E. coli colonies were characterized by the pattern of adherence to HEp-2 and Caco-2 cells as described by Karch et al. [28] with minor modifications. Briefly, HEp-2 and Caco-2 cells were grown for 48 h with 5% CO2 on sterilized coverslips (13 mm diameter; Bibby Sterilin™ Ltd., Stone, England) in 24-well flat-bottom tissue culture plates with low evaporation lid (16 mm diameter; BD Falcon™, Bedford, USA) containing Minimum essential medium (MEM with Earle's salts, 25 mM HEPES, without L-Glutamine;GIBCO™ Invitrogen AG, Basel, Switzerland) supplemented with fetal calf serum (FCS, 10%, Bio Concept™, Allschwil, Switzerland), MEM Non Essential Amino Acids (MEM NEAA (100x) without L-Glutamine, GIBCO™ Invitrogen AG, Basel, Switzerland) and GlutaMAX™I Supplement 200 mM (100x), (GIBCO™ Invitrogen AG, Basel, Switzerland). Bacteria used for the adhesion assay were grown over night in LB-broth Miller (Becton Dickinson, Maryland, USA). Prior to incubation, the confluent cells were washed two times with Dulbecco's phospate buffered saline (D-PBS (1x) without Calcium and Magnesium, GIBCO™ Invitrogen AG, Basel, Switzerland). E. coli diluted 1:100 in 1 ml fresh media (MEM with supplements) was added to the cells and was incubated for 3 h at 37°C and 5% CO2. After this incubation period, monolayers were washed five times with D-PBS (3 h assay) or monolayers were washed ten times with D-PBS, fresh media (MEM with supplements) was added and an additional incubation period of 3 h proceeded (6h assay). Subsequently, the monolayers were washed five times with D-PBS and the cells were fixed for 10 min with 4 Methanol. After the staining with May-Grünwald-Giemsa (Fluka™, Buchs SG, Switzerland), the coverslips were examined by light microscopy to determine the adherence patterns of the strains.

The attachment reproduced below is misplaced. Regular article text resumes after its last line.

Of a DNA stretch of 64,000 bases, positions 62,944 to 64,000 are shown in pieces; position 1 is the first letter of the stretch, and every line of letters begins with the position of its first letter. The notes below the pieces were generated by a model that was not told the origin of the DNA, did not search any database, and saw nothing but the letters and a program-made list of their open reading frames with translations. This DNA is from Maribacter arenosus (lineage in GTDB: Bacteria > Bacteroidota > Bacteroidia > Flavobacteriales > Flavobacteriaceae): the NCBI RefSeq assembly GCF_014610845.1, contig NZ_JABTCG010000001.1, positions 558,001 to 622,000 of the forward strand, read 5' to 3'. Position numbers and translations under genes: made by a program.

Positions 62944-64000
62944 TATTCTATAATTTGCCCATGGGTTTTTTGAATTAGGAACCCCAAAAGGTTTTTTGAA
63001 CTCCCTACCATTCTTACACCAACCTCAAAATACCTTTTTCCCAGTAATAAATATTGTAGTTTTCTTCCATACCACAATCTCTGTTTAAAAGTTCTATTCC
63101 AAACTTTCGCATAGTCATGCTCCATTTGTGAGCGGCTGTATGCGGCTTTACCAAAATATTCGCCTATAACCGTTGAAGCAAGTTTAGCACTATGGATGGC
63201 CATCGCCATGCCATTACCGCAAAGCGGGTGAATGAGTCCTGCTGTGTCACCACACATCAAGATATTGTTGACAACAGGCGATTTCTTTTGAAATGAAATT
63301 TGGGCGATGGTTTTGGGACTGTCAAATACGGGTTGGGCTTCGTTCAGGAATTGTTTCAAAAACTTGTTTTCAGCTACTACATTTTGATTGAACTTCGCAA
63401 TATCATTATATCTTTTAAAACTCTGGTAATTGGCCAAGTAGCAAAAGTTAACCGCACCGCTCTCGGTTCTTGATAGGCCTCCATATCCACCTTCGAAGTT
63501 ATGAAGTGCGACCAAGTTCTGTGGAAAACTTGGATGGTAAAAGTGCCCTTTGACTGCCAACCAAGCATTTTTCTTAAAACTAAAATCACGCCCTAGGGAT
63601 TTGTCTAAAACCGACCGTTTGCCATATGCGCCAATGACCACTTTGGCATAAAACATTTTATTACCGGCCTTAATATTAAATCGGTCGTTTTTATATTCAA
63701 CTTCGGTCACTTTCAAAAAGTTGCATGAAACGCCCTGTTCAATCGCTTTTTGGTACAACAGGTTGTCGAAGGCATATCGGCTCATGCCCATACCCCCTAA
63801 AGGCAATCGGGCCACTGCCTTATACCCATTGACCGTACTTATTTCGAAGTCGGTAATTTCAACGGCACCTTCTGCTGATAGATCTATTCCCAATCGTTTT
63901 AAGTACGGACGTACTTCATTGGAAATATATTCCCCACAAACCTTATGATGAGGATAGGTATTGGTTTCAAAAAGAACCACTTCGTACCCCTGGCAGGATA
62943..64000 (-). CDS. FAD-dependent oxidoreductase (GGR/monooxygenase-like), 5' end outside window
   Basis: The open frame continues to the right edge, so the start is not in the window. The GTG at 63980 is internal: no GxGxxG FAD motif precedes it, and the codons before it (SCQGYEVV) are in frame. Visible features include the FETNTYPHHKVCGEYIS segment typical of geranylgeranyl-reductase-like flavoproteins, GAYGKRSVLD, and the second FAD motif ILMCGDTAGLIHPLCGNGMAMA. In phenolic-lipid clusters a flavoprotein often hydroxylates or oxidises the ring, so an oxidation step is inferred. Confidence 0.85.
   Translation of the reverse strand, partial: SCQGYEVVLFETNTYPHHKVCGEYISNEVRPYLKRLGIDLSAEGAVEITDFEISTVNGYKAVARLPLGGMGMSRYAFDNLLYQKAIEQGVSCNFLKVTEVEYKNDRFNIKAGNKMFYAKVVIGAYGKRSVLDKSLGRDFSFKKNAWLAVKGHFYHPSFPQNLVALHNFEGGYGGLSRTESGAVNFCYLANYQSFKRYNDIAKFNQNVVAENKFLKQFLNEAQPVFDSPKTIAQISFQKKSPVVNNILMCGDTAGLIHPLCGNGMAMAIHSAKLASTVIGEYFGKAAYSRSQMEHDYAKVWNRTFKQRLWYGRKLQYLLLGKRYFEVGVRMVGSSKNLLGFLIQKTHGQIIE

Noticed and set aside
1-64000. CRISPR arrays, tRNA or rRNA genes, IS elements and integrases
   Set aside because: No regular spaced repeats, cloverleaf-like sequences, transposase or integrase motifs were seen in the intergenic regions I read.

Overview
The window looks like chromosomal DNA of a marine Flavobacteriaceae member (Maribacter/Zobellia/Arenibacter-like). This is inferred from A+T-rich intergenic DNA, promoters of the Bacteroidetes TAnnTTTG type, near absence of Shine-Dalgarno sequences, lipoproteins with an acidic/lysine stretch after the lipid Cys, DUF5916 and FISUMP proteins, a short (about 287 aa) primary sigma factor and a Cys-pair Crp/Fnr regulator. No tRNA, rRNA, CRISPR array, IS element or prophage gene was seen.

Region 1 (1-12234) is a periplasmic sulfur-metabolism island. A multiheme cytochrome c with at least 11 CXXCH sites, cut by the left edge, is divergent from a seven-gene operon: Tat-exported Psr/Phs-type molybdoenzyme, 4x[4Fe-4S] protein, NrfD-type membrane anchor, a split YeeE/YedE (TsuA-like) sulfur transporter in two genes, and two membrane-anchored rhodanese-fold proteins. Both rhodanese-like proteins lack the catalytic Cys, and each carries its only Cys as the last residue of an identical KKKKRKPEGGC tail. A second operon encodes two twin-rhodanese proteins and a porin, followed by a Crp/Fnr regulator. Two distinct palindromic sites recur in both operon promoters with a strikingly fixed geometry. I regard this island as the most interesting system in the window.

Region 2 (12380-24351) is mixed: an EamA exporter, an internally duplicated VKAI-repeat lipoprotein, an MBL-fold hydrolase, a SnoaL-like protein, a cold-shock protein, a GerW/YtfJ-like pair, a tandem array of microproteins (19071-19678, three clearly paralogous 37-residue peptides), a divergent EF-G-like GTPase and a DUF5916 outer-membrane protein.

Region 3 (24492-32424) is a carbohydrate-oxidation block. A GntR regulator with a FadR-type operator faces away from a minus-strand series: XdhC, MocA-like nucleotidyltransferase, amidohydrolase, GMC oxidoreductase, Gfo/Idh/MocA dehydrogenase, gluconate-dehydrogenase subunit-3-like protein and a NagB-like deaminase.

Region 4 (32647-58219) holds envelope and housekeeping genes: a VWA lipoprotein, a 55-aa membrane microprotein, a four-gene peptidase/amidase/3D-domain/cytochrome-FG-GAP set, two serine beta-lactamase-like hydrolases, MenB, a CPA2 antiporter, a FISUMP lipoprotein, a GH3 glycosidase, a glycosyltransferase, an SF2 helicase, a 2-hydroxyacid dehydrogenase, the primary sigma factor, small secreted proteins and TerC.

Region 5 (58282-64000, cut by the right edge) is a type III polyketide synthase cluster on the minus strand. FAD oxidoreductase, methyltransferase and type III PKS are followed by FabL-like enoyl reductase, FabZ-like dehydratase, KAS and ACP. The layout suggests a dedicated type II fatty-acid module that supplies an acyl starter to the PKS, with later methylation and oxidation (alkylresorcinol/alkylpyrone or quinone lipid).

The following fluorescent actin-staining (FAS) test was performed on Caco-2 cells according to Karch et al. [28] with minor modifications. The cells were fixed with 4% formaldehyde in D-PBS, then washed three times with D-PBS and incubated for 5 min with 0.1% Triton X-100 (Fluka™, Buchs SG, Switzerland) in D-PBS. After another three washes with D-PBS, the monolayers were incubated with 5 μg/ml of fluorescein isothiocyanate labelled phaloidin (Sigma, Steinheim, Germany) for 30 min. After another three washes with D-PBS, the coverslips were examined by fluorescence microscopy (Leica ™).

Authors' contributions

RS isolated the strains and drafted the manuscript, CZ was responsible for further strain characterization, NB performed adhesion assays and FAS tests, MB performed the PCR typing of eae genes and JE has done serotyping of the strains. All authors read, commented on and approved of the final manuscript.

Acknowledgements

We thank Sandra Schumacher and Carmen Kaiser for her excellent technical assistance. This study was partly supported by a grant from the Fondo de Investigación Sanitaria (FIS G03/025-COLIRED-O157).

References

  1. Nataro JP, Kaper JB: Diarrheagenic Escherichia coli.

    Clin Microbiol Rev 1998, 11:142-201. PubMed Abstract | Publisher Full Text OpenURL

  2. Franke G, Phillips AD, Rosenshine I, Dougan G, Kaper JB, Knutton S: Enteropathogenic and enterohaemorrhagic Escherichia coli: more subversive elements.